However, it isn’t all bad. Her experiences help her create The Guild, a webshow about a ragtag group of gamers, and it becomes massively popular (if you haven’t watched it, you should, it’s really good. I put in a link at the beginning for you!). Eventually she and some of the same people go on to create Geek & Sundry, a hugely popular internet channel. In a way Felicia’s story is a double narrative; it’s interesting because Felicia’s life is interesting, but also because it’s the story of the early youtube and internet community, back from the initial days when people were just starting to really utilize youtube and change the landscape and possibilities of tv and movies. Suddenly anyone could make videos from out of their garage (the way they did the first season of The Guild) and upload it for everyone to see. Felicia and those who worked with her were some of the first people to take the leap and do a tv-show outside of tv. She’s got stories of early crowdfunding and the struggle to keep The Guild their own thing and not sell-out to some major company. Today starting something on youtube is simple, back then? not so much.

Of course success never comes without a price, and Felicia is incredible candid in talking about her anxiety, illness and depression. Some of which almost destroyed her. More than anything that was inspirational, her fight to get back to herself, to stay alive. She hands out tips on doing something you’ve never done before, on taking the leap, and on getting through the rough (sometimes really rough) spots, because they will appear.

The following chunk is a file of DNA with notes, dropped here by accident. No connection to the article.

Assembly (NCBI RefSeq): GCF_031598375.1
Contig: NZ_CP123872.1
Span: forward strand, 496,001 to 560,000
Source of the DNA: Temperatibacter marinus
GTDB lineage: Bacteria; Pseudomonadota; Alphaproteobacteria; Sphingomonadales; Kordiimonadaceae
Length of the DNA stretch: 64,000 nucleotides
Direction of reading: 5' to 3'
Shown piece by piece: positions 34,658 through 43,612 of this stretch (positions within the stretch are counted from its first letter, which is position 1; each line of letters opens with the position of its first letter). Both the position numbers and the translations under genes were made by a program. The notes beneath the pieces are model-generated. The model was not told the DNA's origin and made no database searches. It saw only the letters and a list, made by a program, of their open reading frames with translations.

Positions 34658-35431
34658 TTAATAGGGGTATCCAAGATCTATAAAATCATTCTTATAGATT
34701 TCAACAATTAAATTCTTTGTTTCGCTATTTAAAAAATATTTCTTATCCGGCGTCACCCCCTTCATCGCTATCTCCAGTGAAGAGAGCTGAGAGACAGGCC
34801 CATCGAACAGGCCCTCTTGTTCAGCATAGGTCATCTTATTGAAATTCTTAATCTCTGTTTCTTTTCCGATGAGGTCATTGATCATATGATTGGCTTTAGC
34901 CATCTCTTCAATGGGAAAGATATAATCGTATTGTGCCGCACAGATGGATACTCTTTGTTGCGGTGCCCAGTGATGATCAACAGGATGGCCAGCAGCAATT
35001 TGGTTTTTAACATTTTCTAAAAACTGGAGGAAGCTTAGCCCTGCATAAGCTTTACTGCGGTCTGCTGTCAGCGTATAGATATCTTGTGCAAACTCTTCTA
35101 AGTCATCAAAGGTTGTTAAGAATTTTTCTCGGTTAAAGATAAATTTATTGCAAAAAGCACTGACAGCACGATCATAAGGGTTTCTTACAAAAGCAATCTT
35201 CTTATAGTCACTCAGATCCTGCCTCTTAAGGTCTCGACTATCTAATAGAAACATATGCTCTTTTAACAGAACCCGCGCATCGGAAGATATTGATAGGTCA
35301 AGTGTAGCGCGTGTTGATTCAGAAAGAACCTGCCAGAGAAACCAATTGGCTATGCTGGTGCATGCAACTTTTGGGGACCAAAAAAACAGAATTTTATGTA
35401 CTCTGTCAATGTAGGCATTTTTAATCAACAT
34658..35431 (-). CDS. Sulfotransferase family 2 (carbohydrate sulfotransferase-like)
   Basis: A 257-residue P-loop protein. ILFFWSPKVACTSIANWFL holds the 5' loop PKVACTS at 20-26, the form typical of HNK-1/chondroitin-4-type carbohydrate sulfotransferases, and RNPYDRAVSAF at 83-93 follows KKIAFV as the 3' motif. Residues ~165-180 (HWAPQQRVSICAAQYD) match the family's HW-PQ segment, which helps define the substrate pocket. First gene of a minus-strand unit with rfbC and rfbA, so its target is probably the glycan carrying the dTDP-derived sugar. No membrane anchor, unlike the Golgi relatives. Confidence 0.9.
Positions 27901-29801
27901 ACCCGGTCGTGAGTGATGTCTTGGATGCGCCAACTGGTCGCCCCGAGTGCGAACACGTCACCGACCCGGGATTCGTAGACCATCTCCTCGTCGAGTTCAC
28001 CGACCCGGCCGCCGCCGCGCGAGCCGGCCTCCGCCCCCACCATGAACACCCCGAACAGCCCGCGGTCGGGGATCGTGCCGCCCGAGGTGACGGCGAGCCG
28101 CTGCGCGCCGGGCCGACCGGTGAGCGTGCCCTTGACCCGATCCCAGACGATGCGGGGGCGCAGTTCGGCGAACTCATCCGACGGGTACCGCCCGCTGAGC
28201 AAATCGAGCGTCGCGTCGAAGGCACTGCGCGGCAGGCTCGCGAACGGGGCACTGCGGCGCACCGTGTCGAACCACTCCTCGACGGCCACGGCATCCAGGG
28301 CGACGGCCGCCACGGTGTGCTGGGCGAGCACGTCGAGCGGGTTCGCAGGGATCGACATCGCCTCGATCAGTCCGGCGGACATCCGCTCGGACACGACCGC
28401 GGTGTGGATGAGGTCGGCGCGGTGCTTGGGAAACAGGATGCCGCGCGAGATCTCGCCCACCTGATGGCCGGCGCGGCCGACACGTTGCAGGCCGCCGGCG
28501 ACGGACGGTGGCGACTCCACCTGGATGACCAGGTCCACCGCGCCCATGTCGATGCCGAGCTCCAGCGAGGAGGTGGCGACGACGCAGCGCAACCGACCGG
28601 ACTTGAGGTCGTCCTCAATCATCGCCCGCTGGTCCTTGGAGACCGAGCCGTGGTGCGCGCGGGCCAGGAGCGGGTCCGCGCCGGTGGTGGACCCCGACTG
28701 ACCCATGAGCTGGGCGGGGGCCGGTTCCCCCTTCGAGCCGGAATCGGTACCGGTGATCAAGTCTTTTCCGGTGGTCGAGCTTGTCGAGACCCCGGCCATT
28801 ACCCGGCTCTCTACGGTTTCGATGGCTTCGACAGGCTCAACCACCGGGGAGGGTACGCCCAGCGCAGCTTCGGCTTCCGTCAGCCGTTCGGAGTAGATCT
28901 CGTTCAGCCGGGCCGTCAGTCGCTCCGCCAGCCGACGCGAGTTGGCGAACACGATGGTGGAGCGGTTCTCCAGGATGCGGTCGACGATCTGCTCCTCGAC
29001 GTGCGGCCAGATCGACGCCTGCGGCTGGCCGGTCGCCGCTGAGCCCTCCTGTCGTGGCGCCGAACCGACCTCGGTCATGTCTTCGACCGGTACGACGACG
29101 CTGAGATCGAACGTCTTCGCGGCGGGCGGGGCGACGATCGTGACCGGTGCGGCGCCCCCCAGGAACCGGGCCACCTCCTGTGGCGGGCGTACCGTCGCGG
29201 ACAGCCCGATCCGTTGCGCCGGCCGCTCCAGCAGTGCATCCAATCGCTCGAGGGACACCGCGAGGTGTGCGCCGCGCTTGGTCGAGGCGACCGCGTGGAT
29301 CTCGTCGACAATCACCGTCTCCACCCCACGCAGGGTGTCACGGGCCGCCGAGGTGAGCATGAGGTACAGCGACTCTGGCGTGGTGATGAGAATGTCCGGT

And she talks, near the end, of #GamerGate, which is brave and important. That chapter broke my heart, but she ends the book on a positive note – that this too is something we’ll get through. That a few trolls and assholes on the internet can’t and shouldn’t keep us from doing what we love.

Despite my early doubts about the book, I read the whole thing in an evening, and when I was done I’d never felt more ready to take on the world. To do whatever it’ll take to bring my dreams to life. This memoir may not be perfect, and it’s not written the way I would have written it, but it’s honest, it’s fascinating, it’s great for nerds, and more than anything; it’s inspirational.

If you have any interest in Felicia Day, the internet or simply want to be inspired, this is not a bad place to look.

‘Radiance’ by Catherynne Valente

(‘Radiance’ by Catherynne Valente, 2015, Tor Books)

DSC_0547

It is almost like being a god. We create what it is to be human when we stand fifty feet tall on a silk screen.

Radiance is a dream. A lush, saturated, uneasy dream. And a remarkable novel. Remarkable in that it’s so different from anything else I’ve read. I was a little frustrated by the story in the end, but the world, the universe? I’m never letting it go.